Govt wants to frustrate our payment platform – Lecturers
“We have reasons to believe they are trying to frustrate the new platform we have developed and we are not going to take that kindly because we used the contributions of our members to develop that platform. We didn’t take a kobo from government because we thought we should demonstrate patriotism.”
He recalled that at a meeting between the union and the government held on March 17, issues such as visitation panel to universities, earned academic allowances and revitalisation of the institutions were discussed.
“I want to assure Nigerians that while the AGF may claim that he is achieving his objectives by humiliating some lecturers, we have a vast majority of our lecturers who are resolute and they are ready and steady in the ongoing struggle and at the appropriate time the showdown will come and Nigerians will see the truth about what is behind the IPPIS,” Ogunyemi stated.
Efforts to get reactions of the Director of Information in the Office of the Accountant-General of the Federation, Henshaw Ogubike, did not succeed as he had not responded to questions sent to his phone as of the time of sending this report. He had earlier requested that the questions should be sent to his phone.
NASU says IPPIS not transparent, FG condemns strike
Meanwhile, the Federal Government on Monday condemned the 14-day strike embarked upon by SSANU and NASU.
The Director of Press and Public Relations, Federal Ministry of Education, Ben Goong, in an interview with The PUNCH, said, “The strike action is unfortunate, unnecessary and uncalled for.”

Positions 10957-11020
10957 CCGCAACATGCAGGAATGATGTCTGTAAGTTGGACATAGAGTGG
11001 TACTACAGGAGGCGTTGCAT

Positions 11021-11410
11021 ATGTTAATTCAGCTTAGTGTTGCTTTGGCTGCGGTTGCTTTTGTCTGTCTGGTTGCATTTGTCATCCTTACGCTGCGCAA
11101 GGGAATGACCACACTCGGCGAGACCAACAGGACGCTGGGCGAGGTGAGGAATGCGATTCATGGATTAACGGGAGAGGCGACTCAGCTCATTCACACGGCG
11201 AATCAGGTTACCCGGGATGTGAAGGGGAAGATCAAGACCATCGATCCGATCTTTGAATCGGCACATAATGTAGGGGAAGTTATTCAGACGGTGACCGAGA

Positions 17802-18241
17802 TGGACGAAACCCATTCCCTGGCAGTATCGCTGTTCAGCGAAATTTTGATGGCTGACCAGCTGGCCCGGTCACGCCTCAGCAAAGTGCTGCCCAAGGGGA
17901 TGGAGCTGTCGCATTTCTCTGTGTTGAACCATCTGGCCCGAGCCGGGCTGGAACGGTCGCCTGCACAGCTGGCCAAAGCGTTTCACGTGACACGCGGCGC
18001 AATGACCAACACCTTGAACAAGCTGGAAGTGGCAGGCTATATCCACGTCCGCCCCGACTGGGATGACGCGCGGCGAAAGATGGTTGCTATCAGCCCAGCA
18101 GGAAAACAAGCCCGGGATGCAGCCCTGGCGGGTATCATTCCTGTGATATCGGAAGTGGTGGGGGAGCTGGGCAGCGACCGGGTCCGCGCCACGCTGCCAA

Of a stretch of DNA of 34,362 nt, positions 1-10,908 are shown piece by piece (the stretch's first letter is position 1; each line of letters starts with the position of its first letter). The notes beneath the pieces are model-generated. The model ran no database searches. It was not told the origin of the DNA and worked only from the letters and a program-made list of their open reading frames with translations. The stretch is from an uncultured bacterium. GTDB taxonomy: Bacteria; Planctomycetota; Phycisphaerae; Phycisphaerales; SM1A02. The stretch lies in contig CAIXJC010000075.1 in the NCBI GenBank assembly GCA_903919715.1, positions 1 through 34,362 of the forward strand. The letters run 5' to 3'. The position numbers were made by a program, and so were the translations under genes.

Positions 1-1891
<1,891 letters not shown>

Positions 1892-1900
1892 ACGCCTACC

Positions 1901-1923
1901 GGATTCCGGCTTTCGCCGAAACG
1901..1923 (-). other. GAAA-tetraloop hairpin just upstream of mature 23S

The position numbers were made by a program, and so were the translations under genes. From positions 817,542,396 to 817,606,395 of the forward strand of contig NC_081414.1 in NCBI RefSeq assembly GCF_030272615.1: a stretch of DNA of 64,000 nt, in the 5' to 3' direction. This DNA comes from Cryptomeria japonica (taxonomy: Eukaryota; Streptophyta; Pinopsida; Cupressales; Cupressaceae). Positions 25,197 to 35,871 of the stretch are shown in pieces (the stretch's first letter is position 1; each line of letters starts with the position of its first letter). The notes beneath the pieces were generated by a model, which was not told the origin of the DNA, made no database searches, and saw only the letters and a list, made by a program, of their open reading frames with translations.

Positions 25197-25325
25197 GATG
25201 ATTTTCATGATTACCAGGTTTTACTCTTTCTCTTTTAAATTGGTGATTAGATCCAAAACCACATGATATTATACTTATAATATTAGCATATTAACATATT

However, the General Secretary of NASU, Peter Adeyemi, in a telephone interview with one of our correspondents, asked, “How can someone in the Federal Ministry of Education be saying our strike is uncalled for? “
He said although the union initially supported the IPPIS, it later discovered that government was not keeping its promise.
Some of our members are not paid, some shortchanged – NASU
Adeyemi stated, “Government started implementing the IPPIS and started shortchanging our members. If we did not agree to key into the platform, they would call us irresponsible. But we have discovered that they are not transparent. The problem started in March. We will only call off the strike when they correct all the anomalies. Some of our members were shortchanged, while some were not paid at all. There are a whole lot of them.”